The PIE News bagged an award for outstanding work in education news and analysis, while Mukulika Banerjee, director of LSE’s South Asia Centre won for outstanding contribution in research and the University of Edinburgh was recognised as a centre of excellence for social development in India.
“There is a remarkable resurgence of education in India”
Lord Meghnad Desai, an economist and academic, was awarded the Lifetime Achievement award.
The event was hosted by Great Place to Study, a global educational research, consultancy and branding firm launched in India that provides a platform between stakeholders in Indian education sector and their global counterparts, and identifies global opportunities in international education.
“If India’s education system had not been strong then 26% of the World’s top leaders would not have been from India,” said founder Shekhar Bhattacharjee. “We are the first one to raise the curtain and tell the world about India’s growing education sector.”
Salam Khurshid, former Indian minister of external affairs, who studied and taught at Oxford University spoke about how some earlier universities in India were inspired by Oxbridge.
“One big challenge we have is how much should we borrow from eminent universities in Europe and how much should we continue to evolve on our own. There is a remarkable resurgence of education in India and the exclusiveness of experience of Indian education needs to be highlighted.”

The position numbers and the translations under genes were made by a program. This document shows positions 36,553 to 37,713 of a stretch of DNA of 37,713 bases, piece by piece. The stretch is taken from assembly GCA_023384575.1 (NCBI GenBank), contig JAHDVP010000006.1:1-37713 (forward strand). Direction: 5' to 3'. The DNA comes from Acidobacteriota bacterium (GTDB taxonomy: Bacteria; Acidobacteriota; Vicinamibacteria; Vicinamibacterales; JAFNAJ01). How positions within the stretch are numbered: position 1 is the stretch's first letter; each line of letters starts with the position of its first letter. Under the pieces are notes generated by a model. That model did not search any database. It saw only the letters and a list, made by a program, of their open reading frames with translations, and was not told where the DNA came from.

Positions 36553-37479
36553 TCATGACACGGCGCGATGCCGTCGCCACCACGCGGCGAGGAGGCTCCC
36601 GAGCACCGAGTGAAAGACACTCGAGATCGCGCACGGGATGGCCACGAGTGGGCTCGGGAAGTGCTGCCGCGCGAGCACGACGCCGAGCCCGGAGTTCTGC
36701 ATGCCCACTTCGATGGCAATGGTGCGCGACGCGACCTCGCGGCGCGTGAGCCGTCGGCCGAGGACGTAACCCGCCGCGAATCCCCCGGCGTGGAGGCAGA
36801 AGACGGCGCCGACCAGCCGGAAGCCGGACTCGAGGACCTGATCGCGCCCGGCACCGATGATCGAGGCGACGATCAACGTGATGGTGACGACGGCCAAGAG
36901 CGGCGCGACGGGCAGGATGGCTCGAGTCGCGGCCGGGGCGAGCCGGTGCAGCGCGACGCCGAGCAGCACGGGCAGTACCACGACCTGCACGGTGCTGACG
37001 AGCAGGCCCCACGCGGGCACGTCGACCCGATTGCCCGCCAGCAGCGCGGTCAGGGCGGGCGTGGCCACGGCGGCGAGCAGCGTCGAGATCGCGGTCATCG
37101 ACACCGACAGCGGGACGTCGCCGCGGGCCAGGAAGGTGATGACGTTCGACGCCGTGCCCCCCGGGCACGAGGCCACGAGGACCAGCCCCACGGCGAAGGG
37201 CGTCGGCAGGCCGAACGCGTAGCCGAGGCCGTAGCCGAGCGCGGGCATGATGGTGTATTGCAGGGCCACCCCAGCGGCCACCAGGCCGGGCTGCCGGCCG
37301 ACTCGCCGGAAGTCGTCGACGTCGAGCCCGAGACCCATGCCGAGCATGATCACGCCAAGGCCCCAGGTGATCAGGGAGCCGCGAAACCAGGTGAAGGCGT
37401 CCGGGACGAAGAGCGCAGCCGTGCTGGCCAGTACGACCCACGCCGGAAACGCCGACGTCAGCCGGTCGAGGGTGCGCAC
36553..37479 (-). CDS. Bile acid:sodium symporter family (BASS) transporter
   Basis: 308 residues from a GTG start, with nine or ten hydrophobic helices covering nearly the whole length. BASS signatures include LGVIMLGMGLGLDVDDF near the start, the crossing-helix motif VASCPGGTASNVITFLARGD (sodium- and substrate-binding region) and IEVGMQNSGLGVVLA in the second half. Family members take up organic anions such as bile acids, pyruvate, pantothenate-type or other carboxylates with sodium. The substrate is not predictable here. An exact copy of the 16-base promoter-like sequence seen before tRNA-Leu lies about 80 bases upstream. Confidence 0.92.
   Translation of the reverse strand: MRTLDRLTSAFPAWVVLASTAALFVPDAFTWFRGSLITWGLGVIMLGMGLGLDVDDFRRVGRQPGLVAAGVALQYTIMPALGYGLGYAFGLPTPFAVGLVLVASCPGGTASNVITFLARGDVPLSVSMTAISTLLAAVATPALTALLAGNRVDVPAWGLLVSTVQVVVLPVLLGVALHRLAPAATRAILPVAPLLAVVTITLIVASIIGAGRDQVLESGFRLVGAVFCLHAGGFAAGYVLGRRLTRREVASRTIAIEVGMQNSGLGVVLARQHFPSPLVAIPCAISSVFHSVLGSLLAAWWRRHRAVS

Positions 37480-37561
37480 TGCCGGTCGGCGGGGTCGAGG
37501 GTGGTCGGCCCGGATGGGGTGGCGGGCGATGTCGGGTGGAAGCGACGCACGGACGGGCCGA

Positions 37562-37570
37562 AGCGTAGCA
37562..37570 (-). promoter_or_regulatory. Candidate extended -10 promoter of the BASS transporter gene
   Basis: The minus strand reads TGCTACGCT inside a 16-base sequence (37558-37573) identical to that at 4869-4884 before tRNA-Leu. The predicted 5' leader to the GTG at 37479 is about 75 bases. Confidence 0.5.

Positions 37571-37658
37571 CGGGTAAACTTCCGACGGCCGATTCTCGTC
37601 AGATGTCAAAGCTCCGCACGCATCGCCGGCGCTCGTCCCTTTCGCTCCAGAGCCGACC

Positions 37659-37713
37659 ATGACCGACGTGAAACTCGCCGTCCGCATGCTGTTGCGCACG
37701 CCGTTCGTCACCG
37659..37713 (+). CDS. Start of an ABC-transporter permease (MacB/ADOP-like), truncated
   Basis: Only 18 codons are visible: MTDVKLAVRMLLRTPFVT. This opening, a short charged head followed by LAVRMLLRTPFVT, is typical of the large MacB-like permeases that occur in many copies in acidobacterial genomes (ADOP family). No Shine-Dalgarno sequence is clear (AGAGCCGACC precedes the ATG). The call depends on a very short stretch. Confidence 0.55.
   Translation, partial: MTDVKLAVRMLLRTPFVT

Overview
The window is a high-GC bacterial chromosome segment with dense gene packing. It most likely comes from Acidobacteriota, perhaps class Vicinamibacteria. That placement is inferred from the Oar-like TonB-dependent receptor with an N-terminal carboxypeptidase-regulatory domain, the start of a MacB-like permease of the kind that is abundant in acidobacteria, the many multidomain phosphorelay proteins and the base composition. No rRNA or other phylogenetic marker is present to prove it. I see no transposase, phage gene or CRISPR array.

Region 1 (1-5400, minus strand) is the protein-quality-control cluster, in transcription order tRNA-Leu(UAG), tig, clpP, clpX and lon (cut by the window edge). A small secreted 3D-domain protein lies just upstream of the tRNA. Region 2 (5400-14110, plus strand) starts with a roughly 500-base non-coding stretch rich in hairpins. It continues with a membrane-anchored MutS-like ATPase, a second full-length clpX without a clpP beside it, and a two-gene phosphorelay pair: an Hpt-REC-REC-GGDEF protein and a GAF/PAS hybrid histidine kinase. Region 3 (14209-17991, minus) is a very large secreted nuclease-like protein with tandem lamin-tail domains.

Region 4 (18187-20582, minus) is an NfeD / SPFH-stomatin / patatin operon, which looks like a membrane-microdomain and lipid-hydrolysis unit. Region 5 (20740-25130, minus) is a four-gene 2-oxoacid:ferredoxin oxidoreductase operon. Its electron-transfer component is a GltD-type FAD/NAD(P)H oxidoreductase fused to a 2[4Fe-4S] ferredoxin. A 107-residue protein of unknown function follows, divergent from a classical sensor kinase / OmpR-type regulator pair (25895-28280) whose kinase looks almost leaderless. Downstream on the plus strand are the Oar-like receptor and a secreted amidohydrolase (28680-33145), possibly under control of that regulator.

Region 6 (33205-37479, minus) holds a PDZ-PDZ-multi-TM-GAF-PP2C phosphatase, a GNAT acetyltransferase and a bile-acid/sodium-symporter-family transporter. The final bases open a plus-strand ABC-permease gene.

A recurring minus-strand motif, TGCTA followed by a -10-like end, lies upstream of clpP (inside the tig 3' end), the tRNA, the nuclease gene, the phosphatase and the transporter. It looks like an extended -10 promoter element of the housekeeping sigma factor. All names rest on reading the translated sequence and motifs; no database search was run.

“Generations of Indian leaders across all spheres have been students in UK universities, and it is therefore fundamental that we provide an improved institutional framework for collaboration, knowledge and student exchange,” Sanam Arora of National Indian Students and Alumni Union told The PIE News.
Vivian Stern, UUKi director agreed the UK has a strong relationship with India in both education and research.
“I cannot tell you how much interest there is in extending bilateral relationships with India,” she said.
However, while the desire to get more students from India is evident, the hurdles cannot be ignored.
“Lack of scholarships and financial help in the UK and scrapping post-study work visas are impediments to attract the brightest minds from India,” said Mukulika Banerjee who was herself a scholarship student at Oxford.
Aseem Vohra of the High Commission of India confirmed that the Indian government has “raised the students’ concerns on visas, fees and incident with IELTS tests” and was also “working closely with numerous universities, not just Oxbridge and London based, but also those in Scotland, Wales and Northern Ireland to foster collaborations”.
Stern agreed that that there is “a definite need for better visa norms for international students” but told The PIE: “universities offer substantial financial assistance but fail to market them well”, though UUKi is working with HEIs to improve that.